The mission of law enforcement is not “Judge, Jury and Executioner”. Taxpayers wind up paying for “use of excessive force” or “deadly force” by law enforcement when constitutional policing practices are not followed. There is no doubt that law enforcement have the right to defend themselves, but they must do so within the confines permitted by the United States Constitution. That is why APD police officers go through months of training and education at the police academy before they become police officers and then another period of on the job training.

It appears that APD has learned its lessons from past mistakes, is improving and that the CASA reforms are serving their function. However, Albuquerque is way too violent and APD has a steep mountain to climb to get the city’s violent crime down and making sure all police officers get home safe at the same time.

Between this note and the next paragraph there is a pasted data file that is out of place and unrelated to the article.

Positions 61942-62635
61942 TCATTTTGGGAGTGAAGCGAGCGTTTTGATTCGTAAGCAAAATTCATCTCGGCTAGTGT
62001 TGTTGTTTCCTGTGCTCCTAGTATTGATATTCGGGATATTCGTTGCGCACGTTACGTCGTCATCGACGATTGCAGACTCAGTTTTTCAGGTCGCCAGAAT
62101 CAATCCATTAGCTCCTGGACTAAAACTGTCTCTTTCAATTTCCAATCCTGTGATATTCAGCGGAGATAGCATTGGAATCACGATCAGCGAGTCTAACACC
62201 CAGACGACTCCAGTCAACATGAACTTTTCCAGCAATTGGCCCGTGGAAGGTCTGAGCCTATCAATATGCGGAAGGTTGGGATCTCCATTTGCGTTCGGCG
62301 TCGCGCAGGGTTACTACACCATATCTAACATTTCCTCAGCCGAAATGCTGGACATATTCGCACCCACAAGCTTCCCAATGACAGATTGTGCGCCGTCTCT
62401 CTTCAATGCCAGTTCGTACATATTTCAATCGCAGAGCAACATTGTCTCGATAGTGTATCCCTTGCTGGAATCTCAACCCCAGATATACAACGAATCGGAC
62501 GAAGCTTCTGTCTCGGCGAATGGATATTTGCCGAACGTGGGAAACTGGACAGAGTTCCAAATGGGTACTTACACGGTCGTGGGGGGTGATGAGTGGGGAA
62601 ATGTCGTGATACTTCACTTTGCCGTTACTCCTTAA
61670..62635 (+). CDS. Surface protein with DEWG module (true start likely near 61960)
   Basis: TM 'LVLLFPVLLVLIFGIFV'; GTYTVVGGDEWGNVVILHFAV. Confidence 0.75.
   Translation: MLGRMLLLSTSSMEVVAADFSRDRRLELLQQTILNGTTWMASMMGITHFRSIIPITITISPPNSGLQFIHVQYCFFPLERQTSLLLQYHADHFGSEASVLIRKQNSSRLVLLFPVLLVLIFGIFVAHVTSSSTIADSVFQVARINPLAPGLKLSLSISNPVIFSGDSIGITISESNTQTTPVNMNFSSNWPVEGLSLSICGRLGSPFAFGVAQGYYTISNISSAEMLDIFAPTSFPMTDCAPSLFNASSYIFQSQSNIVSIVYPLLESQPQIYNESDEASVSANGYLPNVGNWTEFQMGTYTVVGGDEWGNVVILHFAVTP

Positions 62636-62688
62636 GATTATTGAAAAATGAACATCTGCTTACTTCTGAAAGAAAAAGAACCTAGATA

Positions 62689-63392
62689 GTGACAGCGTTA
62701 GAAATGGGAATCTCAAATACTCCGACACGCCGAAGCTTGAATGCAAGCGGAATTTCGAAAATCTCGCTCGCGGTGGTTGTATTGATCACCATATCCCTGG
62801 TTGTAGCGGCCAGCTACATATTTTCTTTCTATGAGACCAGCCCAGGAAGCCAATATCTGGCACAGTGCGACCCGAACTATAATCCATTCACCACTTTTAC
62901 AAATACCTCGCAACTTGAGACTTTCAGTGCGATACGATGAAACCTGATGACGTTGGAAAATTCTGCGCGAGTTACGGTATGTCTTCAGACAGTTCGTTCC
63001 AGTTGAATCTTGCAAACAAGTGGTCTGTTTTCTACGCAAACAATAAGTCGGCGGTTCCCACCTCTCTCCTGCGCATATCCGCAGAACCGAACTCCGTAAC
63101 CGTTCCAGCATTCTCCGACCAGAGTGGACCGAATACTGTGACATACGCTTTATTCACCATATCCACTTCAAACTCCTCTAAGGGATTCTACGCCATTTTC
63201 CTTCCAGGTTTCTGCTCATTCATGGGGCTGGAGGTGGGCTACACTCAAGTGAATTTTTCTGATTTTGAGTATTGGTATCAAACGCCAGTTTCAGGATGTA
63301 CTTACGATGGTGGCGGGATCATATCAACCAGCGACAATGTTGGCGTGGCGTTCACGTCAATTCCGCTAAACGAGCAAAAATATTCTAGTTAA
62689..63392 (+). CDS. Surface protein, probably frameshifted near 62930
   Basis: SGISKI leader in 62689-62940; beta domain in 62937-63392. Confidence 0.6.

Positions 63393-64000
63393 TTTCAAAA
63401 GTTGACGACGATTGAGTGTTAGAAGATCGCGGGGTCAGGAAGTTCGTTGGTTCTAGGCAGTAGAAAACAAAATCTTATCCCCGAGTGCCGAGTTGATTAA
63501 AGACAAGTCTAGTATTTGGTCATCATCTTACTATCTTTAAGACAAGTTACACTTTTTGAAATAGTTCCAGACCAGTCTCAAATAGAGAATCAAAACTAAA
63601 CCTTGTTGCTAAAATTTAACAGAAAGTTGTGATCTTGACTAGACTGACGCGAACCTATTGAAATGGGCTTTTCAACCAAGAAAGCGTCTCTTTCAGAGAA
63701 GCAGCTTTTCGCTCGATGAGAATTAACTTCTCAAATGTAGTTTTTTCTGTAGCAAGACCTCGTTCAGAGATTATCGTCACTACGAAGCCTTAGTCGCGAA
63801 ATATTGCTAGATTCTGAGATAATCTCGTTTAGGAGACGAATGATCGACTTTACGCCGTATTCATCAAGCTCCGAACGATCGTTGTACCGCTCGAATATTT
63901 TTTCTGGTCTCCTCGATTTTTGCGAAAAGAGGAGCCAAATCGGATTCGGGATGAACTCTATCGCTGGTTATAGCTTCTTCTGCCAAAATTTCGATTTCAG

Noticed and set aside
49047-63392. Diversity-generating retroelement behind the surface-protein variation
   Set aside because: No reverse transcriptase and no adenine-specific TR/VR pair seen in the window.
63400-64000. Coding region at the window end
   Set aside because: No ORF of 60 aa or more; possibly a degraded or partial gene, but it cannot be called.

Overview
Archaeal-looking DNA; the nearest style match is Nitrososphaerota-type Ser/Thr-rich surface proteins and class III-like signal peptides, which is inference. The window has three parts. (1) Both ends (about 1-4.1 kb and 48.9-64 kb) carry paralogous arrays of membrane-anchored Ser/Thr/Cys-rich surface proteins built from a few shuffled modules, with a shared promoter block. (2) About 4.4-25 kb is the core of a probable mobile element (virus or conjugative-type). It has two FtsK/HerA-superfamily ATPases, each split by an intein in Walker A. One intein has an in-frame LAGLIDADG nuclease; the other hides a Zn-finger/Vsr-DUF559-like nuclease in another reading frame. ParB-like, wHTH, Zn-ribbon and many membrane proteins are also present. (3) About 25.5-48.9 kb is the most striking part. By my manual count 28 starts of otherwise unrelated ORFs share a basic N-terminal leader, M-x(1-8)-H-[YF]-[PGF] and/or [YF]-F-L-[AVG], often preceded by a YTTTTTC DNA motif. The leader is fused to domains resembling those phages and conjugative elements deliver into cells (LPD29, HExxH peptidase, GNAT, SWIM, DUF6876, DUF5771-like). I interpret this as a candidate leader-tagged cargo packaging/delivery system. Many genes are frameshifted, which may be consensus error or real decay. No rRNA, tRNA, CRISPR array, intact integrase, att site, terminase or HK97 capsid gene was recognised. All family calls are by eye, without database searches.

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Pete Dinelli was born and raised in Albuquerque, New Mexico. He is of Italian and Hispanic descent. He is a 1970 graduate of Del Norte High School, a 1974 graduate of Eastern New Mexico University with a Bachelor's Degree in Business Administration and a 1977 graduate of St. Mary's School of Law, San Antonio, Texas. Pete has a 40 year history of community involvement and service as an elected and appointed official and as a practicing attorney in Albuquerque. Pete and his wife Betty Case Dinelli have been married since 1984 and they have two adult sons, Mark, who is an attorney and George, who is an Emergency Medical Technician (EMT). Pete has been a licensed New Mexico attorney since 1978. Pete has over 27 years of municipal and state government service. Pete’s service to Albuquerque has been extensive. He has been an elected Albuquerque City Councilor, serving as Vice President. He has served as a Worker’s Compensation Judge with Statewide jurisdiction. Pete has been a prosecutor for 15 years and has served as a Bernalillo County Chief Deputy District Attorney, as an Assistant Attorney General and Assistant District Attorney and as a Deputy City Attorney. For eight years, Pete was employed with the City of Albuquerque both as a Deputy City Attorney and Chief Public Safety Officer overseeing the city departments of police, fire, 911 emergency call center and the emergency operations center. While with the City of Albuquerque Legal Department, Pete served as Director of the Safe City Strike Force and Interim Director of the 911 Emergency Operations Center. Pete’s community involvement includes being a past President of the Albuquerque Kiwanis Club, past President of the Our Lady of Fatima School Board, and Board of Directors of the Albuquerque Museum Foundation.